Affected Routt County roads
■ C.R. 80 — As of 4:30 p.m. Friday, the road had slid into the canyon at Barnes Hill in California Park north of Hayden. County crews were assessing the damage.
■ As of 11:30 a.m. Friday, crews had removed snags from the Elk River at Moon Hill Bridge (C.R. 129) and in Hinman Park (C.R. 64)
■ C.R.129 is closed 5 miles north of Columbine, where it washed out near Midnight Ranch.
■ C.R. 44 — As of 4:45 p.m. Friday, the wing walls on the Roper Bridge were observed to be failing.
■ C.R. 52E — Also at 4:45 p.m. Friday, 52E near Deep Creek in the mid Elk River Valley, Salt Creek was eroding the road near its bridge.
Steamboat Springs As the Elk River moved beyond flood stage Friday, Routt County officials and residents at either end of the swollen stream were reacting to water on roads and snags that threatened bridges.
Routt County Road and Bridge Director Paul Draper said at mid-afternoon that earlier in the day the water on Routt Country Road 44, not far from the confluence of the Elk and Yampa rivers about eight miles west of Steamboat, was 8 to 10 inches deep. It was action taken by the Colorado Department of Transportation to build a berm out of barrels, Draper said, that kept water from running across the highway. But the same action deflected more of the flow onto C.R. 44.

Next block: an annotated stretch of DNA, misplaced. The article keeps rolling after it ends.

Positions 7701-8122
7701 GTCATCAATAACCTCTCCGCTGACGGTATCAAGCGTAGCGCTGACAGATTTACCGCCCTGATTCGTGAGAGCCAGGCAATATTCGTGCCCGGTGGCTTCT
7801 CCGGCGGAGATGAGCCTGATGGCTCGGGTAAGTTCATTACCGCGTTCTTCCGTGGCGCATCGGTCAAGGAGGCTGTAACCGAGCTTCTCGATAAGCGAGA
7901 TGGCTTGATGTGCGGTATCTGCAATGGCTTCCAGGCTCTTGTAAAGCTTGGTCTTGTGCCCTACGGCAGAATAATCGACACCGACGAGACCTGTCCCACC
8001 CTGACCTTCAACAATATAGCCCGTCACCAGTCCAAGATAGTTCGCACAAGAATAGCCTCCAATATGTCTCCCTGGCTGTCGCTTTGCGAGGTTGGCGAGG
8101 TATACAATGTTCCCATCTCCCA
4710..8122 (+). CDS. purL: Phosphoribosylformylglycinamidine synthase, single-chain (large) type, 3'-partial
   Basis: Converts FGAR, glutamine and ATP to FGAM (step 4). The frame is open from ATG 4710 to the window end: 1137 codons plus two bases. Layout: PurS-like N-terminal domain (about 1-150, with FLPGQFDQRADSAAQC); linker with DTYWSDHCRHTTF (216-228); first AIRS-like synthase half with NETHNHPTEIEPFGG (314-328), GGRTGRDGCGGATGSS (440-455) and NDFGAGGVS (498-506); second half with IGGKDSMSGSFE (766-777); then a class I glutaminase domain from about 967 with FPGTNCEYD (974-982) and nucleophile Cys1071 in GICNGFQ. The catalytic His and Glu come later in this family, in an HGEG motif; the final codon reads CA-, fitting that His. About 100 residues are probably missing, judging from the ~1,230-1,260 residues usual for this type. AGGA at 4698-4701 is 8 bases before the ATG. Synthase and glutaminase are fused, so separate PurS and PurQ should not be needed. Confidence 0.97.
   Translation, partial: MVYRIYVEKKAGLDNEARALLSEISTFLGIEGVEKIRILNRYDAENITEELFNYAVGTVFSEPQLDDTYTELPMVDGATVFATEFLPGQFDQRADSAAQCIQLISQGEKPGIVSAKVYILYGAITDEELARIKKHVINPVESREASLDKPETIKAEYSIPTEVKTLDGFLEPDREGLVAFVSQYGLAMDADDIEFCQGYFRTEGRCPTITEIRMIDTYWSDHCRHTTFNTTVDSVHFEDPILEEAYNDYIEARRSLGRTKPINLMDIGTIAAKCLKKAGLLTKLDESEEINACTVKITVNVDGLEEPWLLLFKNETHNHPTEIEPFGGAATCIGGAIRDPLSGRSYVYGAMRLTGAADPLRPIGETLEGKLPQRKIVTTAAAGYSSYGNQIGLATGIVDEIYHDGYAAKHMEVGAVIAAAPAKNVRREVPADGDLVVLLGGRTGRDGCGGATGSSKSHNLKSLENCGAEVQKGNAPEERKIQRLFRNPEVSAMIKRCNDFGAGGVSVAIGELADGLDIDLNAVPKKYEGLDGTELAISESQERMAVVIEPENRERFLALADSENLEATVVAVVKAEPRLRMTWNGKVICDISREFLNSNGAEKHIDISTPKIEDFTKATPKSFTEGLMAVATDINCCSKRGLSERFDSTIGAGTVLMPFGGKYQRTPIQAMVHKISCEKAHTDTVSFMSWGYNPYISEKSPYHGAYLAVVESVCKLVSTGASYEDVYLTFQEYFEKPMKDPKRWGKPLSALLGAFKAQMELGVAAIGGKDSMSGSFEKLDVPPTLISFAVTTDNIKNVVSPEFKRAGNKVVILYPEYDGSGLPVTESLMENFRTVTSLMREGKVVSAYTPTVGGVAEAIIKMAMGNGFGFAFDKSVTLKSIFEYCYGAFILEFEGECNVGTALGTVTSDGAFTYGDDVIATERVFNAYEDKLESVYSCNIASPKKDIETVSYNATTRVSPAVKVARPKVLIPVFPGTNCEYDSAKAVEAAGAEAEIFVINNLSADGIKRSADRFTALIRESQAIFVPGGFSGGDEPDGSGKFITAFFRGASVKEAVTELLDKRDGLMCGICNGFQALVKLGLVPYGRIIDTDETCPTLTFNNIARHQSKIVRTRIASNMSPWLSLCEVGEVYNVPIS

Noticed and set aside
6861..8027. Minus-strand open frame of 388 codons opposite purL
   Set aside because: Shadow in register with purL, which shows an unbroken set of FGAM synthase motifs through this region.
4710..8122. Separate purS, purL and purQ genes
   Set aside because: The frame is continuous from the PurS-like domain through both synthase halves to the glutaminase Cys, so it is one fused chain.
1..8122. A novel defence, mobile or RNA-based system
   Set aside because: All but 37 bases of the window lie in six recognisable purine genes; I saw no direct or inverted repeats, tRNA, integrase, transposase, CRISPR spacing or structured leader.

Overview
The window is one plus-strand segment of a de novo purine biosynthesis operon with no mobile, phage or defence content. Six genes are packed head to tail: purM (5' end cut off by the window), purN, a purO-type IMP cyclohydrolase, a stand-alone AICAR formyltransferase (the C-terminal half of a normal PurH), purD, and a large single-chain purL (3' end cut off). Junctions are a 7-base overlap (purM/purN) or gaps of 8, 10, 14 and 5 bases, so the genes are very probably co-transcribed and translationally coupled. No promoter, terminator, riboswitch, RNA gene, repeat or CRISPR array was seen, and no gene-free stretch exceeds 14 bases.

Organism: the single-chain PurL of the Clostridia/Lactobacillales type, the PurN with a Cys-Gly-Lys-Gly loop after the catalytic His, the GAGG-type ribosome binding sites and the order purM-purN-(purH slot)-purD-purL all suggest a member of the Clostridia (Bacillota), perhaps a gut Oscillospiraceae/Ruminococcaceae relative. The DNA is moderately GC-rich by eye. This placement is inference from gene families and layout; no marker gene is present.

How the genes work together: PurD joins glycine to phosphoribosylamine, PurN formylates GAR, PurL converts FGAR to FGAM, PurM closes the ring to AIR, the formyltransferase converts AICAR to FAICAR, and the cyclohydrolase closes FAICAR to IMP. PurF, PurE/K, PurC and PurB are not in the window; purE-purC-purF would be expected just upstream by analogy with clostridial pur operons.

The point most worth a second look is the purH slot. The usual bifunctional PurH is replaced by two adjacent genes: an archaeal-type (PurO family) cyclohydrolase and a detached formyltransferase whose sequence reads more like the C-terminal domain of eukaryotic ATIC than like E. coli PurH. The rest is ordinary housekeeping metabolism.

CDOT officials were not available to comment on the situation at the Elk River and U.S. Highway 40 late Friday afternoon.
Property owners in the neighborhood had sent a written appeal Tuesday to federal, state and local agencies asking for immediate evaluations of the hydrology on the lower Elk River where it flows under the highway. Their fear was that the river was poised to carve a new channel, inundate box culverts that were inadequate to handle the flood and threaten the highway and the Union Pacific Railroad tracks on the south side of U.S. 40.
“It is our opinion that if the bank is not immediately armored with rocks and stabilized, that the river will break out and create a new channel flowing to the west of the current channel. If this were to happen, it is our feeling that the highway, railroad embankment and RCR 44 going north would be inundated and closed,” the appeal states.
Draper said although he is not a hydrologist, he thinks the broad floodplain along the Elk near the confluence will cause the water to spread out rather than cutting a new channel.
To the north, Draper said, Road and Bridge crews have succeeded in removing tree trunks from the abutments of two bridges over the Elk. The first was at the Moon Hill Bridge just below Clark, and the second was a U.S. Forest Service Bridge on C.R. 64 (Seedhouse Road) in Hinman Park.
Snagged tree trunks tend to collect more debris and, by deflecting the streamflow, can put pressure on bridges where they weren’t designed to withstand it, leading to damage, Draper said.
The Elk River is being fed by persistent snowpack above 8,000 feet in North Routt County.
Longtime resident Leslie Lovejoy said the snow in her yard north of Columbine on C.R. 129 is still 2 feet deep and firm.
“I went for a run on top of the (frozen) snow this morning,” she said Friday.
Remote snowpack monitoring sites maintained by the federal Natural Resources Conservation Service suggested Friday that little melting was occurring. At the Lost Dog snotel at 9,320 feet elevation along the headwaters of the Elk River, the temperature at 2 p.m. Friday was just 37 degrees. There was still 62 inches of snow on the ground containing 36 inches of water.
To reach Tom Ross, call 970-871-4205 or email tross@SteamboatToday.com